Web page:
Patient-oriented Advancements

There is a growing toolbox of resources for facilitating better communication of patient values and goals to cancer care providers, and thereby reduce patients’ uncertainty about treatment choices (called “decisional conflict”), Dr Nielsen noted. “Many are free online, to help patients and providers have better information at their fingertips to make better decisions.”

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He and colleagues recently studied a fee-based tool: an interactive web-based decision aid called WiserCare, which combines patient education with preference measurements, ahead of clinic appointments for patients with newly-diagnosed prostate cancer.2 WiserCare informs patients about trade-offs and treatment considerations that they will be discussing at clinic visits, Dr Nielsen said.

Among 109 men who used WiserCare prior to consultation, overall decisional conflict declined by 37% (P < 0.0001), reflecting improvements in all 5 subscales of decisional conflict, the researchers reported. Using the site was associated with a greater sense of joint responsibility for treatment decisions among patients, as well.

“It provides some relative-ranking information about what’s important to the patient,” Dr Nielsen explained. “We evaluated a number of measures, such as how patients articulated their goals and preferences. Overall, our assessment suggested that tools like this provide measurable improvements, and can help patients and providers walk through what’s involved in different treatment options.”

Discrepancies Among Patient-oriented Variables

As new PRO endpoints become more widely employed in research, even in the measurement of quality of care in clinical settings, it is important to clearly distinguish PROs from patient preferences and quality of life, emphasized Richard Schilsky, MD, FASCO, FACP, chief medical officer of the American Society of Clinical Oncology (ASCO) in Alexandria, Virginia.

“They’re not all the same thing,” Dr Schilsky cautioned. “Patient preferences are typically just that: I prefer to receive this treatment every week than that 1 every 3 weeks. That’s a patient preference. Treatments may produce similar outcomes except that 1 is associated with neuropathy—nerve damage—and another is associated more commonly with diarrhea. If I’m a professional violinist, my preference is to avoid nerve damage at all costs, because that will affect my career.”

PROs, in contrast, are measurements of a patient’s own experience, usually regarding adverse events associated with treatment, such as pain, nausea, or fatigue, Dr Schilsky said. “Quality of life is typically a more global assessment of how a patient is going through her life experiences. It has many domains, many scales—such as social support, physical functioning, psychological—and they all roll up into an overall ‘Quality of Life’ assessment.”

Patients may experience a number of PRO symptoms but have “a great social support network,” or very effective treatment, and enjoy a good quality of life despite the side effects, he noted.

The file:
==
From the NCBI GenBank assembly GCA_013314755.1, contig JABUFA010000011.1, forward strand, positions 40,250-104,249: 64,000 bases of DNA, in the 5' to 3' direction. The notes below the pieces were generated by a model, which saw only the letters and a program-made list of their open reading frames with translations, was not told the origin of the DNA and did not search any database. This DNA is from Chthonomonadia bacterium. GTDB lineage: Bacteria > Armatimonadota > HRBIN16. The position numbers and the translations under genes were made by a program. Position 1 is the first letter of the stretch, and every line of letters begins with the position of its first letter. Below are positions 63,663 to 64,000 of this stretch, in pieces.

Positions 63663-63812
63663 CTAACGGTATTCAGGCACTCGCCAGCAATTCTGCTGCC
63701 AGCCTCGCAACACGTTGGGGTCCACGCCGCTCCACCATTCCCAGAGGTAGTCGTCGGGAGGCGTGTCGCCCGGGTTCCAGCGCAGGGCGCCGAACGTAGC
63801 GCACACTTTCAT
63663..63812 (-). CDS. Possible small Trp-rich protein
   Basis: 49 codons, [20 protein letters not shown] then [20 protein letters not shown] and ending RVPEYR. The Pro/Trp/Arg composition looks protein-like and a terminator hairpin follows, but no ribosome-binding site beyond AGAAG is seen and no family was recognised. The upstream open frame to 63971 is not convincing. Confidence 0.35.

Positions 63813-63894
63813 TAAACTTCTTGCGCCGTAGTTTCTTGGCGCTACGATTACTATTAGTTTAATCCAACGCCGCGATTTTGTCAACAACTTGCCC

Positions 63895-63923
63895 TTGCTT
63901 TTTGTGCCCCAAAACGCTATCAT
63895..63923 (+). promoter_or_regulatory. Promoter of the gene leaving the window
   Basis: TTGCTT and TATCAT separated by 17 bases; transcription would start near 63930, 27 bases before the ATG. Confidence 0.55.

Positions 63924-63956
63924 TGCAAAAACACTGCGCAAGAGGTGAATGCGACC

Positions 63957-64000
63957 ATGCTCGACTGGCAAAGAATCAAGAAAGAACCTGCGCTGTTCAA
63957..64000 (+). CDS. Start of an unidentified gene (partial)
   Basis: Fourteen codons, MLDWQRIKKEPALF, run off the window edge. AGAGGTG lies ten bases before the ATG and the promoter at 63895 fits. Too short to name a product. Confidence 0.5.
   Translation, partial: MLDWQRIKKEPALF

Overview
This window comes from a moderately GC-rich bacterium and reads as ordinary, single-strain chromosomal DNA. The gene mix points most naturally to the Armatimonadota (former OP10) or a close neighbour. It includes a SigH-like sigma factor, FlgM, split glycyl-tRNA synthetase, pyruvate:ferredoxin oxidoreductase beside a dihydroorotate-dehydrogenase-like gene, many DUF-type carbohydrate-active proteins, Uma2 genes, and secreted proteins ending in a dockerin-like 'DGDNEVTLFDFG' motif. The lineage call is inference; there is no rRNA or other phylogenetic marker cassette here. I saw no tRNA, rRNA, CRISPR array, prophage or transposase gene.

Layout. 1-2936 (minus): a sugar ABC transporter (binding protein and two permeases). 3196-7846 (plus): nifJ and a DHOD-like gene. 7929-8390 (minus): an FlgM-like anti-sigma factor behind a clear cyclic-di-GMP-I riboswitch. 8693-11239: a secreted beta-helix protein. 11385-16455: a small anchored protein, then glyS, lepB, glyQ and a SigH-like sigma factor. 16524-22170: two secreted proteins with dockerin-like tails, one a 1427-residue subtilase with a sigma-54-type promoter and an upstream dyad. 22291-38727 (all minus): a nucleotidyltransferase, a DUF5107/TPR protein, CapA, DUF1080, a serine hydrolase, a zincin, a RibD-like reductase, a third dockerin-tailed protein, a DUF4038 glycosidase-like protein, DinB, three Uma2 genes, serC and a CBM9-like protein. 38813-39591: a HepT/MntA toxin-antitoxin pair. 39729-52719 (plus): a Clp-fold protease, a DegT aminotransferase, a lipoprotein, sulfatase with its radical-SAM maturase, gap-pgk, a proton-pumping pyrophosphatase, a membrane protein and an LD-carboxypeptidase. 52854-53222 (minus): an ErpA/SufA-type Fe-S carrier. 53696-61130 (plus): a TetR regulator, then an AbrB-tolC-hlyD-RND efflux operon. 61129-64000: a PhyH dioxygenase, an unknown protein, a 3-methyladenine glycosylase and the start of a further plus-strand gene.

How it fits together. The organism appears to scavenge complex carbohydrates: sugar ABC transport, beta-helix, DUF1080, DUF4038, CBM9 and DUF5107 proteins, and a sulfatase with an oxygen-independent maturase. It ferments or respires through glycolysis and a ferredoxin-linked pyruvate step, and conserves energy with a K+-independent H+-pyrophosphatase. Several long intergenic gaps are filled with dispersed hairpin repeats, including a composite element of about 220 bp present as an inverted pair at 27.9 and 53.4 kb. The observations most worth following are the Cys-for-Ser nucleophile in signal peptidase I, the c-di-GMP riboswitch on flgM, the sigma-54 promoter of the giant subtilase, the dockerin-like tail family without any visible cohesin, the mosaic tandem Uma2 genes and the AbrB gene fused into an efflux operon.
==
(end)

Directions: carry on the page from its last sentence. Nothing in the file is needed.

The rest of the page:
Quality of life measurements have been incorporated into cancer clinical trials for decades, Dr Schilsky said. “Specific objectives have not always been clearly articulated in those studies,” he cautioned. “They are often underpowered to address specific quality of life outcomes, because they’re almost always secondary analyses.” A high proportion of patients drop away from studies as they become sicker, as well, so that quality of life questionnaires are not always completed, leading to missing data and potential bias, he added.

Including PROs is a more recent development in cancer trials, Dr Schilsky said. “Generally speaking, clinicians underrate what patients report,” he noted. “There is a discrepancy.”

Although inclusion of PROs in clinical trials is still new and “relatively uncommon,” Dr Schilsky noted that there are examples of U.S. Food and Drug Administration (FDA) drug approvals based largely on PRO data, such as for patients with myelodysplastic syndrome.

In clinical practice, however, the patient’s perspective is crucial to making the right treatment decisions for that patient. Quantifications of quality of life or patient-reported outcomes will offer more information for treatment-planning discussions, but in the clinic, the key is to understand how the available findings for different treatment options fit with a patient’s own desires and goals. Communication is key.


  1. Doctor JN, Huesch MD, Meeker D. Rethinking the value of survival: clinical trials should measure patient preferences for survival on entry to trials. J Clin Epi. 2016 May 7. doi: 10.1016/j.jclinepi.2016.03.030 [Epub ahead of print]
  2. Johnson DC, Mueller DE, Deal AM, et al. Integrating patient preferences into treatment decisions for men with prostate cancer at the point of care. J Urol. 2016 Jun 23. doi:10.1016/j.juro.2016.06.082 [Epub ahead of print]